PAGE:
March 18, 2015 6:49 p.m. ET
One of Wall Street’s top lawyers says strains between banks and regulators have never been greater.
After the record mortgage-related fines paid by banks over the last two years, “the regulatory environment today is the most tension-filled, confrontational and skeptical of any time in my professional career,” Sullivan & Cromwell Senior Chairman H. Rodgin Cohen said Wednesday at a banking legal conference in Phoenix.
Instead of blaming regulators themselves, Mr. Cohen said the acrimony stems from the fight over a phenomenon called regulatory capture, in which watchdogs essentially get too close to the subjects they regulate. Many policymakers have expressed concerns about such capture, but Mr. Cohen says the fears are overblown.
Almost on cue a few hours later, a top regulator criticized banks.
Federal Reserve Chairwoman Janet Yellen, asked about banks’ culture and recent regulatory fines at a news conference in Washington said: “It’s certainly been very disappointing to see what have been some really brazen violations of the law.”
She added that the Fed was keeping a close eye on bankers’ bonuses to make sure they didn’t encourage bad behavior.
So it goes in the postcrisis world of banking. On one coast, a top banking watchdog pushes bankers to reduce risky actions, while thousands of miles away, bankers and their lawyers discuss how regulators are being tougher than ever.
Mr. Cohen is on the front lines of the battle. The veteran attorney has represented many, if not most, big banks. In the days when bank mergers were common before and during the financial crisis, he was usually representing one side, keeping in close touch with government officials.
In the wake of the financial crisis, he’s advised banks being investigated by regulators and helped them settle allegations of various improprieties for billions of dollars. He’s also counseled them on capital rules and dealing with new financial laws such as the Dodd-Frank Act in the U.S.
These days, Mr. Cohen says the strained relations between government regulators and bank officials stems from “the myth of regulatory capture.”
“Recently, this supposition of regulatory capture has become as pervasive as it is false,” he said, speaking alongside panelists from the Securities and Exchange Commission, the Commodity Futures Trading Commission, the Federal Reserve Bank of New York and the industry-funded regulator Finra.
“I have never experienced a situation that an examiner was so close to an institution that the examiner went easy on that institution,” Mr. Cohen said at the conference sponsored by the Securities Industry and Financial Markets Association, a trade group representing Wall Street firms.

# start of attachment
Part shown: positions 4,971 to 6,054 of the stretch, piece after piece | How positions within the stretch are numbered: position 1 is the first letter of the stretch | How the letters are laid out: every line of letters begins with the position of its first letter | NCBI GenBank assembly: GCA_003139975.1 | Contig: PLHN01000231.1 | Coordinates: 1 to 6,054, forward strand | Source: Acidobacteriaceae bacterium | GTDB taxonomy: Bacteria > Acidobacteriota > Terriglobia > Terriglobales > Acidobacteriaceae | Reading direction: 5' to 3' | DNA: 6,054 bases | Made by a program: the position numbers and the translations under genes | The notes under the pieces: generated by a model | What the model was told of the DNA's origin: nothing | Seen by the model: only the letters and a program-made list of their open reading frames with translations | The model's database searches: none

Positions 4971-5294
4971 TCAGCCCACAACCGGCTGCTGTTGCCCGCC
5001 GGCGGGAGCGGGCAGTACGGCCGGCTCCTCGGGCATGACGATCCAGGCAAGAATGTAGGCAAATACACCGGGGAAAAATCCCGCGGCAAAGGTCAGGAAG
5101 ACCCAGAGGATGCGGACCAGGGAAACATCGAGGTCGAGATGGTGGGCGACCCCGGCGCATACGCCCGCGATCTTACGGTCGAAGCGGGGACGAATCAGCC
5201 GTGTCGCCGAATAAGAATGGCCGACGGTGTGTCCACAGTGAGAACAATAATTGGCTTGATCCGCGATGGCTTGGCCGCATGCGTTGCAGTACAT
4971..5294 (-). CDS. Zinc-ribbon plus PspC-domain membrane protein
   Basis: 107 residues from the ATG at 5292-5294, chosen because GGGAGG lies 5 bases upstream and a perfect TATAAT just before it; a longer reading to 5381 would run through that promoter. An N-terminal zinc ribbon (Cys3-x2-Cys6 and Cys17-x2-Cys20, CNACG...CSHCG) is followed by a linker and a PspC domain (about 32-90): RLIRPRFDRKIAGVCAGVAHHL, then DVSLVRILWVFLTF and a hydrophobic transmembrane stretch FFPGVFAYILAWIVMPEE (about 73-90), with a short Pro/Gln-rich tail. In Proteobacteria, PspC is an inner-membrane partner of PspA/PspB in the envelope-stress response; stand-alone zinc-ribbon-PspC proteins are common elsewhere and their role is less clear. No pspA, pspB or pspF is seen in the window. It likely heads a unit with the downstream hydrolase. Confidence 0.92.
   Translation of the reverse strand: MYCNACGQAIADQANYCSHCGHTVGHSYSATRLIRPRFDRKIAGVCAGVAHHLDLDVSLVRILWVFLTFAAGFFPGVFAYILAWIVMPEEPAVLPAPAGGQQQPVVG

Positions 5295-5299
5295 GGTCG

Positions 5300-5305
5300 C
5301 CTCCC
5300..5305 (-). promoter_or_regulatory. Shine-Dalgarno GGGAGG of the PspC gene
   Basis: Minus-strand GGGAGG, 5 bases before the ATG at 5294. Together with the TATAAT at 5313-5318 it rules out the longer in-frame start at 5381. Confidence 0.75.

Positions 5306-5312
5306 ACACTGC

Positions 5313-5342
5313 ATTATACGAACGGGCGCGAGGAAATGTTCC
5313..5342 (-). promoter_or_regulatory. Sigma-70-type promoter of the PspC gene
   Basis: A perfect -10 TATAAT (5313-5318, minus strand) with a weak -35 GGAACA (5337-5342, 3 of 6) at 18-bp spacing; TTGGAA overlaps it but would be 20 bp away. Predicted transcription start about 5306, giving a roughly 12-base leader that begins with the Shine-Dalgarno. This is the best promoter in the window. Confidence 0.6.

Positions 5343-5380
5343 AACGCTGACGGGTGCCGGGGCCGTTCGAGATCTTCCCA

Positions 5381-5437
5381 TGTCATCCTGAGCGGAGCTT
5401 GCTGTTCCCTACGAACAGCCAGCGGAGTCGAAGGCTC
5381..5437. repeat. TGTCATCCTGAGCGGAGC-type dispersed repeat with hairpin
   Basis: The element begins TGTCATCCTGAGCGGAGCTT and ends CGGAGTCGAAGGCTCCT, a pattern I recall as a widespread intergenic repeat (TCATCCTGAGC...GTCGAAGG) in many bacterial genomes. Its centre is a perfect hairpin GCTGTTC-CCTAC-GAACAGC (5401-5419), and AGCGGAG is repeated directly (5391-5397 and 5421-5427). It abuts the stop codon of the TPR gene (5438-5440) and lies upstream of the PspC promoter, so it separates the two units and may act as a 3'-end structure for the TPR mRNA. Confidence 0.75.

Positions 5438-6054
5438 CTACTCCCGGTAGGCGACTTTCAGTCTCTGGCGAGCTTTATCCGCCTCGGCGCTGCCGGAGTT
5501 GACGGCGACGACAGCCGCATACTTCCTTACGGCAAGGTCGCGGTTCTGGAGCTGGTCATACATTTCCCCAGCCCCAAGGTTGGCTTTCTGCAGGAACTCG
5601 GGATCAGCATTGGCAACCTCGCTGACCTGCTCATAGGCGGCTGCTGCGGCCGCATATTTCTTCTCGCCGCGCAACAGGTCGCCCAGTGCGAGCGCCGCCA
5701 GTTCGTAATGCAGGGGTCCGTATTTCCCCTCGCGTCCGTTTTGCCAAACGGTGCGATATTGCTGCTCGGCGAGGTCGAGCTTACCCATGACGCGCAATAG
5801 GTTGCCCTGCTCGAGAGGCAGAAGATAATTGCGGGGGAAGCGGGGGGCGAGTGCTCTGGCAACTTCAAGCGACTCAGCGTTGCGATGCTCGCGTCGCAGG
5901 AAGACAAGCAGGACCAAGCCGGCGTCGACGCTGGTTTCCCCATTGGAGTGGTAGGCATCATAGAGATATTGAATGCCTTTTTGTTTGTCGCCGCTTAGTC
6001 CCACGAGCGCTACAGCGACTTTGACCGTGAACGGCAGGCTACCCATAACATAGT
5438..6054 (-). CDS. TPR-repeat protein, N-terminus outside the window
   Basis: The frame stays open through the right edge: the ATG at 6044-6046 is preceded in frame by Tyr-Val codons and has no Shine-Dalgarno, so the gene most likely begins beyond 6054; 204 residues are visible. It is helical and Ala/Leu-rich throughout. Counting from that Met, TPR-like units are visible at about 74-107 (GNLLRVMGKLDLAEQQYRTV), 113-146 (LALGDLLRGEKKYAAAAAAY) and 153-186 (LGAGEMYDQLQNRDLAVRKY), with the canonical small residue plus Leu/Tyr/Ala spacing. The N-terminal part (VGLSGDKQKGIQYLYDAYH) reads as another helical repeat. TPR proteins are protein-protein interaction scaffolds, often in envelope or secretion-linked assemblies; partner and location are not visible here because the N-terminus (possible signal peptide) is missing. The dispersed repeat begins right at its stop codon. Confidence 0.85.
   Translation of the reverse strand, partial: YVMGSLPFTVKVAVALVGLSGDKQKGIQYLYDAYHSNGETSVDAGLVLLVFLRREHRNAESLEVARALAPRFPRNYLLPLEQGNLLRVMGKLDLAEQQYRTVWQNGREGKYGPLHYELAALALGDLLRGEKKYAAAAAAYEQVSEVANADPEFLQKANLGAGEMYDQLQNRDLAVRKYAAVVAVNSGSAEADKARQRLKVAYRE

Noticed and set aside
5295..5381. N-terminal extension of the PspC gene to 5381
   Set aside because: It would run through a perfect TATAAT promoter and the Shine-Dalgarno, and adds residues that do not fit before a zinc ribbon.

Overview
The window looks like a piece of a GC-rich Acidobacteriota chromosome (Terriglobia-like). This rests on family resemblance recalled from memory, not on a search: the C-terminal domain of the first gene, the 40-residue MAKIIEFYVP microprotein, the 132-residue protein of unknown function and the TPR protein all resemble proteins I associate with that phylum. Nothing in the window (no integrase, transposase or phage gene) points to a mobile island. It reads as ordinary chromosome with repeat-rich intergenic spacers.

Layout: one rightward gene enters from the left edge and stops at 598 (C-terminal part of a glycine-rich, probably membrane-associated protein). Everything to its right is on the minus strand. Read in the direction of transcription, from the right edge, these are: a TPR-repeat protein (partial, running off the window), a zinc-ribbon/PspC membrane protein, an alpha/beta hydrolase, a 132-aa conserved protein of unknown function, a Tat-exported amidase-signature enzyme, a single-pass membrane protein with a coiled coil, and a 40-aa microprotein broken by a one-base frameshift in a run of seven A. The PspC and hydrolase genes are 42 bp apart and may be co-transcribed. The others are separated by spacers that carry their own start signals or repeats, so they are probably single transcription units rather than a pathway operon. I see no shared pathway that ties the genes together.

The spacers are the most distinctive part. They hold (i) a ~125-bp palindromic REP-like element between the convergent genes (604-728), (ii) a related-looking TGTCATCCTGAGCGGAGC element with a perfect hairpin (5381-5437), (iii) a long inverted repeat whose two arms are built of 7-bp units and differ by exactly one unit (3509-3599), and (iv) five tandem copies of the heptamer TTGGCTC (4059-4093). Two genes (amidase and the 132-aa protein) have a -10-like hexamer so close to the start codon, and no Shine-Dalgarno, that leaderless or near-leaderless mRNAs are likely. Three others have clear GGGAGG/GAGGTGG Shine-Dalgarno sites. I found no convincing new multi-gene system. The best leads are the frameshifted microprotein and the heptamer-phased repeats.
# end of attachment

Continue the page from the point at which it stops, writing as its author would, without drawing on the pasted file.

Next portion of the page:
Earlier this month, Ms. Yellen flagged the “the risk of regulatory capture” as “something the Federal Reserve takes very seriously.” The central bank “works very hard to prevent” any bias toward the industry, stressing that Fed employees should “feel safe speaking up when they have concerns.”
As a bank lawyer, Mr. Cohen in some ways is talking his book, trying to keep the huge fines that have hit the industry at bay. The six largest U.S. bank holding companies have paid about $130 billion in settlements, fines and other costs related to mortgages and the financial crisis, according to a February report in The Wall Street Journal. Continuing investigations into alleged rigging of currency markets could add hundreds of millions more to the tally for some global firms.
Mr. Cohen, a longtime lawyer, said the confrontational tone that has grown in recent years makes it harder for bank supervisors to do their jobs and understand the specifics of how banks are generating profit.
“The consequences of such as approach are likely to be less effective examinations, not more,” he said. “Unless we deal with the canard of regulatory capture, we will inevitably be placing pressure on examiners to disprove this charge.”
The debate bubbled to the surface last year after a lawsuit filed by a former New York Fed examiner raised questions on whether the regulator had failed to scrutinize Goldman Sachs Group Inc. adequately in its oversight of the Wall Street firm.
Then, in October, the Fed’s inspector general criticized the New York Fed for failing to identify the risks taken by J.P. Morgan Chase’s chief investment office before it lost some $6 billion in the “London Whale” trades.
At a November hearing called to address capture, U.S. Senate Democrats grilled New York Fed President William Dudley over his regulator’s oversight. At one point, Sen. Elizabeth Warren (D., Mass.) suggested that Mr. Dudley should be replaced if the New York Fed didn’t toughen up. “Either you need to fix it, Mr. Dudley, or we need to get someone who will,” she said.
At Mr. Cohen’s panel, the financial regulators present didn’t address Mr. Cohen’s arguments directly.
One noted however that bank supervisors and bankers work closely together, even though investigations and billion-dollar settlements have pitted regulators against banks in recent years.
“If people are expecting my group of 40 to understand every single risk without the help of the [banking] institutions, that’s an impossible task,” said Michael Walsh, an assistant Vice President in the New York Fed’s legal and compliance group.
Write to Justin Baer at [email protected]
This entry passed through the Full-Text RSS service – if this is your content and you’re reading it on someone else’s site, please read the FAQ at fivefilters.org/content-only/faq.php#publishers.